These days, retirement isn’t about setting up a rocking chair on the porch. Today’s retirees are living longer and leading more active lifestyles than ever. And when the latest crop of baby boomers retires, they’ll live even longer. Living longer, of course, means they’ll need more retirement income.
No matter what your age, it’s never too early to start stashing away money towards your retirement. In fact, the earlier you start, the more comfortable your retirement lifestyle will be. Unfortunately, too many Americans are letting near-term expenses and necessities stand in their way.
According to a recent survey by the Consumer Federation of America (CFA), 50% of American households have less than $1,000 in net financial assets. If you think that`s scary, consider these statistics published by the U.S. Senate Subcommittee report on Aging in America:
Among Americans 65 years or older:
- 22% must continue working.
- 36% rely solely on Social Security.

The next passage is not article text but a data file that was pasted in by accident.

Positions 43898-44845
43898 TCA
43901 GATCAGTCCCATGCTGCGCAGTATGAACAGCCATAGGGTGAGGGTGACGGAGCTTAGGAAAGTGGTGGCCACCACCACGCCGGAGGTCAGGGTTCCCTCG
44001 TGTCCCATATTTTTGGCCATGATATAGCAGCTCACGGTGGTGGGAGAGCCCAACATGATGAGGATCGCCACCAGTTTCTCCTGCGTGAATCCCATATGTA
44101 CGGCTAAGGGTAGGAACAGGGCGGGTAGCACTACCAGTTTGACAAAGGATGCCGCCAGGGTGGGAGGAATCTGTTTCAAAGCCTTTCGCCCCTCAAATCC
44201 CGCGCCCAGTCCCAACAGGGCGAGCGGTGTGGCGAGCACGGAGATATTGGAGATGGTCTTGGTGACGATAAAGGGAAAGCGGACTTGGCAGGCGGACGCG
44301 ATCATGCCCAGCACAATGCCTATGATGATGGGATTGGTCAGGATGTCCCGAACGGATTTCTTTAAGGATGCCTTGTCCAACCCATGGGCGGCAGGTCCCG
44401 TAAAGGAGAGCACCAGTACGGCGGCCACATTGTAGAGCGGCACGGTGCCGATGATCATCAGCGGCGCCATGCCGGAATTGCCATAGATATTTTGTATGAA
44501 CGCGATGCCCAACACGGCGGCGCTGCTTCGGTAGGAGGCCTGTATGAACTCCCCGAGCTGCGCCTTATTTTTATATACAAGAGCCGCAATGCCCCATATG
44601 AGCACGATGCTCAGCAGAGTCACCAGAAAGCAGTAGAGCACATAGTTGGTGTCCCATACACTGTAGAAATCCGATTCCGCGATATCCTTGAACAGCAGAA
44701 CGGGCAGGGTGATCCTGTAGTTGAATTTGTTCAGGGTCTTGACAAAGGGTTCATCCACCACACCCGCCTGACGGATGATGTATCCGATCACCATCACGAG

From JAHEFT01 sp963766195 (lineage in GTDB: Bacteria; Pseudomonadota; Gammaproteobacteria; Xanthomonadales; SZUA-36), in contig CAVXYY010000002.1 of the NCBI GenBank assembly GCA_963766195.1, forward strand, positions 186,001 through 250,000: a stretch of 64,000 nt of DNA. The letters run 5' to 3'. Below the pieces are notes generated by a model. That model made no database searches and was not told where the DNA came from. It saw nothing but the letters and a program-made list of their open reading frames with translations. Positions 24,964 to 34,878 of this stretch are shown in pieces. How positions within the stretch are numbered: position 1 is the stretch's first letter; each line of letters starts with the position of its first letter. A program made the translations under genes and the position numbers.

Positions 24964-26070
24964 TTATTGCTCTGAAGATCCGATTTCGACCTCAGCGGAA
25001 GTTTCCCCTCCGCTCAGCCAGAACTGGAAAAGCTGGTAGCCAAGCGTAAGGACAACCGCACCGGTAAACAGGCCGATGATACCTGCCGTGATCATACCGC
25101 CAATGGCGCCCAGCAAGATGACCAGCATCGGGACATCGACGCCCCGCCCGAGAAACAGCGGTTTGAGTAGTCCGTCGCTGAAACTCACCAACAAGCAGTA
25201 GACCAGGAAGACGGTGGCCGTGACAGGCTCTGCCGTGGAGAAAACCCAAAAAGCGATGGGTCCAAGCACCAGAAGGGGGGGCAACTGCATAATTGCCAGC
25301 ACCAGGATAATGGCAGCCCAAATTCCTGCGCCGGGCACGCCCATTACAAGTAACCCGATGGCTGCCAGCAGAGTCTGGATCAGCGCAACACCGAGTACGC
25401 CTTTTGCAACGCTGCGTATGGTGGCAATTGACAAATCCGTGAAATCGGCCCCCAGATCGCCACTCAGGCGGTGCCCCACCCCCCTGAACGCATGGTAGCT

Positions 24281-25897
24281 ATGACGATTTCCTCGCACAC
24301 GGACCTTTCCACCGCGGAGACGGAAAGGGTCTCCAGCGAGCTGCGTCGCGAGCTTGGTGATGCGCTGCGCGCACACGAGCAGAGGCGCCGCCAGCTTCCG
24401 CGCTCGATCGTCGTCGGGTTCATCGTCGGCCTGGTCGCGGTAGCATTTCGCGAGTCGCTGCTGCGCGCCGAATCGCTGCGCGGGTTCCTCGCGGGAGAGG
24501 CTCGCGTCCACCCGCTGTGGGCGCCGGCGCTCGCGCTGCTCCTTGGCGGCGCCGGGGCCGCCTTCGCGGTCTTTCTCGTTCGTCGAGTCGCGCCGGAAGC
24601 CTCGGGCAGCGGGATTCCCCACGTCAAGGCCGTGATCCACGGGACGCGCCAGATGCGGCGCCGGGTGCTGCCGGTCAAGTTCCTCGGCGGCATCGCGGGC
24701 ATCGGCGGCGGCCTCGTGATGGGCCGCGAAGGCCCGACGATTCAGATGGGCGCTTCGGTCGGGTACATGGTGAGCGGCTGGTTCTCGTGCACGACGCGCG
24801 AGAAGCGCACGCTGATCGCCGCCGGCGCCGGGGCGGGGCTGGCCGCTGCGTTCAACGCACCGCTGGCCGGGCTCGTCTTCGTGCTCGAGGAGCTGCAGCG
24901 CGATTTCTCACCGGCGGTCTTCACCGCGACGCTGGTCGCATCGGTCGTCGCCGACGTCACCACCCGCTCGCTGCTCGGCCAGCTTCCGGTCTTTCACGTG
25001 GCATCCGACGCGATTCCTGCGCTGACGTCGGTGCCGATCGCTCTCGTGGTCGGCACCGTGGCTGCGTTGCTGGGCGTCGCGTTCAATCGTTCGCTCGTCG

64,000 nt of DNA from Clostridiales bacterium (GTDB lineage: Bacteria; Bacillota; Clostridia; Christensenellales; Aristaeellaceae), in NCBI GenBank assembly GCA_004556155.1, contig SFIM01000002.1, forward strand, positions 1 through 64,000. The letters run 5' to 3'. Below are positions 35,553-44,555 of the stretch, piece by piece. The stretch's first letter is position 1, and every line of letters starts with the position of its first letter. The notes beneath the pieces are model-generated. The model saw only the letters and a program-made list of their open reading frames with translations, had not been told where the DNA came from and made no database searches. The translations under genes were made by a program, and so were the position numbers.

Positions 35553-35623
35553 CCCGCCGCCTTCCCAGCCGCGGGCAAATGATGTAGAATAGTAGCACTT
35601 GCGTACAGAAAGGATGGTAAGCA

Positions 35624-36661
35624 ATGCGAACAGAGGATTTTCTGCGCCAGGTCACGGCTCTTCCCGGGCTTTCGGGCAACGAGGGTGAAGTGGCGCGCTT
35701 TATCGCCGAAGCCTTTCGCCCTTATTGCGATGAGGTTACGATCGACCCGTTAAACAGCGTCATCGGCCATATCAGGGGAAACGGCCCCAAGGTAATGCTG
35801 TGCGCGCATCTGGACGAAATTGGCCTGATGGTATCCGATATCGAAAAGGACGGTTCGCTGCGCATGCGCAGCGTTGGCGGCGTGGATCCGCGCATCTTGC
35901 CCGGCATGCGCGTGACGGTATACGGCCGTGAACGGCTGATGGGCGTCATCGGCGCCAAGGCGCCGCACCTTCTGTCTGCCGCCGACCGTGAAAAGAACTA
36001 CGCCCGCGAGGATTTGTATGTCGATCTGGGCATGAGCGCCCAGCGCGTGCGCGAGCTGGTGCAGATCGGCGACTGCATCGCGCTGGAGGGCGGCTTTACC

- 45% are dependent on their relatives.
- 4% can meet their own expenses.
- 1% have resources that exceed their living expenses.
The following are some of the more prevalent savings and investment plans specifically designed for accumulating money for retirement.
Defined Benefit Plan
You concentrate on work, and your employer provides for your retirement. Unfortunately, these age-old pension plans are rapidly falling out of favor.
Defined Contribution Plan
Probably the best way to save for retirement, most defined contribution plans feature free money donated by your employer, called â€œmatching.â€
IRAs offer a lot of flexibility; they just don`t allow you to contribute more than $2,000 a year. Even so, with most people it`s not a matter of contributing too much; it`s not contributing enough.
Annuities offer the ultimate in retirement investment flexibility, but they also charge the highest fees of any retirement investment account. Read on to see just what you get for your money.